By Jacob Sanchez
Mexico City, Dec 5 (EFE).- Mexican pop group Matisse, who are back in their homeland with a Latin Grammy in hand, said in an interview with Efe they are planning a new album that will feature fusions of different genres and collaborations with other artists.
The members of the band – Melissa Robles (vocals, ukelele), Roman Torres (vocals, guitar) and Pablo Preciado (vocals, guitar, piano) – said after winning the award for “Best Regional Mexican Song” for the single “Como lo hice yo” in Las Vegas last month that they have returned home “very inspired and with a lot of desire to make music.”
“We want to write an unprecedented … pop-regional Mexican mixture, fusion, and also see who we can collaborate with,” Robles said.
Matisse plans on beginning a new creative process during a five-day stay in the northwestern Mexican city of Hermosillo before giving a series of concerts in February in Mexico City, Guadalajara and Monterrey as part of their “Despues del fin del mundo” (After the End of the World) tour.
After all the tickets were sold for Matisse’s Feb. 11 show in Mexico City at the 10,000-seat National Auditorium, a second show was announced for the following day.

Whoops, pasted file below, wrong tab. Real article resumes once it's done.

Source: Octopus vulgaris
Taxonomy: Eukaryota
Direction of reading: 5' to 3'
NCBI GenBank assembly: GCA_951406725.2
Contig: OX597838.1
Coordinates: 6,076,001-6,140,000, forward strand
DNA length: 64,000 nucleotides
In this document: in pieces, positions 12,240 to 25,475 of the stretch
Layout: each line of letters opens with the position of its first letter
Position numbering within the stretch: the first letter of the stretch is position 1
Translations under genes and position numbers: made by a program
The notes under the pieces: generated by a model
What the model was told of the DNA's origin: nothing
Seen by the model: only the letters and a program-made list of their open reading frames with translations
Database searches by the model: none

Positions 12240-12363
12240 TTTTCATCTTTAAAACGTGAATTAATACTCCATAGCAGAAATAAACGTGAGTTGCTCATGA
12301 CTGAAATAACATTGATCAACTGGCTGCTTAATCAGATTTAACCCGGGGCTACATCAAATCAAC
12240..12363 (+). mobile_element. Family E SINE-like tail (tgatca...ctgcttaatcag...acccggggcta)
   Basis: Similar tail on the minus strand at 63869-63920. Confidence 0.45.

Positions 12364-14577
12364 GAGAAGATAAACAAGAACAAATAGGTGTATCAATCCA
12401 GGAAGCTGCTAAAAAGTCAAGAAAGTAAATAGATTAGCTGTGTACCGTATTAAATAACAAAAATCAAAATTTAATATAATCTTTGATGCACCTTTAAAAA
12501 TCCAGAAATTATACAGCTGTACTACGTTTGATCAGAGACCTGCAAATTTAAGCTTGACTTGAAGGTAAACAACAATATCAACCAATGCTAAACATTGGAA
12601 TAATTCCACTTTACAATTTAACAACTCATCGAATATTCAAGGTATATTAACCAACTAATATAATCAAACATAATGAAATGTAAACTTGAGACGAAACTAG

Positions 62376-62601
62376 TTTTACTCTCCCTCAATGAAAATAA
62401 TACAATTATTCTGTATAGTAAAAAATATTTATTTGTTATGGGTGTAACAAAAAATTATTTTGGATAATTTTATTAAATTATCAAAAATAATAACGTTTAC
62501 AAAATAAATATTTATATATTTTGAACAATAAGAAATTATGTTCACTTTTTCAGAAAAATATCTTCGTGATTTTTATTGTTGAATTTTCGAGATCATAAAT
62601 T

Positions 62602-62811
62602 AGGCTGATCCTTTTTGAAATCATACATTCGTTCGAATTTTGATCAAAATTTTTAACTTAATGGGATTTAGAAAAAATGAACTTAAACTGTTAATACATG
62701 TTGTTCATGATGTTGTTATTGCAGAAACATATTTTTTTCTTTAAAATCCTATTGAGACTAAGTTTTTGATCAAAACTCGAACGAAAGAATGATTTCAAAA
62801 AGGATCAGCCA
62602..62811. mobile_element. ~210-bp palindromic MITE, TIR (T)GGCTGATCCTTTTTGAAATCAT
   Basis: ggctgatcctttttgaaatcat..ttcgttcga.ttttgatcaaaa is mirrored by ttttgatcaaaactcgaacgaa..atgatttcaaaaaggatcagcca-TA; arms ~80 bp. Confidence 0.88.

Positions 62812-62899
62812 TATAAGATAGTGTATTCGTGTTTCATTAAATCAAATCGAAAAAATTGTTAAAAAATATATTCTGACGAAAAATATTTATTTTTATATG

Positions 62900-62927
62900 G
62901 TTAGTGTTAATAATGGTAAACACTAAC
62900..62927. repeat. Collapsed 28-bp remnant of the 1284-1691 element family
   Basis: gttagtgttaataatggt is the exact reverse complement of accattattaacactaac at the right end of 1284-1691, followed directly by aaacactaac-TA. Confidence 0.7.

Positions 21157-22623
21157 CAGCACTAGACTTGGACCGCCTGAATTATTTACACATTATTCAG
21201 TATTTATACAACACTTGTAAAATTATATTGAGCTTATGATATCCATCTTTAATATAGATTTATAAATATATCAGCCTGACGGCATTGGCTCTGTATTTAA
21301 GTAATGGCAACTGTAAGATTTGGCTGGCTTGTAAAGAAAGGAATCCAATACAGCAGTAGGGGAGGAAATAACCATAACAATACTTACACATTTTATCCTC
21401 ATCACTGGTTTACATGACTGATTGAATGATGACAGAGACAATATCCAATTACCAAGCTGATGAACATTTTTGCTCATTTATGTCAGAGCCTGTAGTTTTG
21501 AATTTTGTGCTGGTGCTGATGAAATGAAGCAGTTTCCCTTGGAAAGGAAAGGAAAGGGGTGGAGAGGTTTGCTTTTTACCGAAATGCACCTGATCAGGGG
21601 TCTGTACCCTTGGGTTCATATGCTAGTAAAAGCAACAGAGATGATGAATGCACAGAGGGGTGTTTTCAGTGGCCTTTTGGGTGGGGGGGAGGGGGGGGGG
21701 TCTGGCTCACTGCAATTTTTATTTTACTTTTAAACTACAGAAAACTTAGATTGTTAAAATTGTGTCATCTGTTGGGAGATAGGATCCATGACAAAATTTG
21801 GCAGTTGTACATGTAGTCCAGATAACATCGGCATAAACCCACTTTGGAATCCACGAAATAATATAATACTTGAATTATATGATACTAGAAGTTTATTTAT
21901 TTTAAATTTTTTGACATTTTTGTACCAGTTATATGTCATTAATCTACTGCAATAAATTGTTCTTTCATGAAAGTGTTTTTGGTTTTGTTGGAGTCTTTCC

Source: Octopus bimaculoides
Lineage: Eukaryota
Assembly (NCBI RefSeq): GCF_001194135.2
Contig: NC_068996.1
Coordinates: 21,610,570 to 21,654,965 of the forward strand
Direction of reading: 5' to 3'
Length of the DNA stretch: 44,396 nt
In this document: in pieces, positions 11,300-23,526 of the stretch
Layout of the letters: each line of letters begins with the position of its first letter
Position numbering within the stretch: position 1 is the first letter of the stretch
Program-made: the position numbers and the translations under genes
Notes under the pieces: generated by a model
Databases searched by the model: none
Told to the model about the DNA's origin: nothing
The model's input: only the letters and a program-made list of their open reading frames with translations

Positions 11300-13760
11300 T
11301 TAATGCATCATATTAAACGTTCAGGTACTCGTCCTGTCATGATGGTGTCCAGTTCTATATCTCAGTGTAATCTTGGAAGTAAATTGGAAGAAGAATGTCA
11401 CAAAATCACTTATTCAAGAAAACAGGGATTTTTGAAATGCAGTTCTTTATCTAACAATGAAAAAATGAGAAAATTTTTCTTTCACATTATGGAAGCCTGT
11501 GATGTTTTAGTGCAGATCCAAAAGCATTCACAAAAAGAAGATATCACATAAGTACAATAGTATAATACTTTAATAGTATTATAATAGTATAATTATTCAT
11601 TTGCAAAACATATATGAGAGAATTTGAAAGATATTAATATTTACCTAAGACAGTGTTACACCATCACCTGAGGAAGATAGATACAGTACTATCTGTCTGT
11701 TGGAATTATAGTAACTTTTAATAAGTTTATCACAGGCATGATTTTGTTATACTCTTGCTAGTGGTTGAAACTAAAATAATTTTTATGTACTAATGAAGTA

The Mexican band, which formed in 2014 in the northwestern border city of Mexicali, said they plan on releasing their new album next year and even hope to have a few singles ready for the concerts in February.
The members of Matisse also said they want to continue innovating and looking to branch out into new rhythms and to collaborate with singers in urban genres, salsa, Mexican regional and pop, as well as on ballads like those that appeared on their 2015 debut album “Sube” (Upload).
“We want to do a lot more music with free rein, no longer thinking about what genre … letting it flow, but definitely we’re going to have new music at the start of the year and also be presenting it at the National Auditorium and also at the events we have in Guadalajara and Monterrey,” Robles said.
“If you don’t have the urge to keep doing new and different things, well then you’re already dead,” Torres said.
Preciado added that it is very important for creative people and artists to get out of their comfort zone so “the candle doesn’t go out.”
But the Mexican trio said they want to come up with the songs first and then determine which artists could best collaborate on those tracks.
“The truth is that we want to have a lot of material (and then) start to imagine who we can do what with,” Robles added.
Besides the Latin Grammy win, the band also is celebrating the success of their most recent single “Te vale madre,” a collaboration with Eden Muñoz that has registered more than 3.3 million reproductions on Spotify since its global launch on Nov. 10. EFE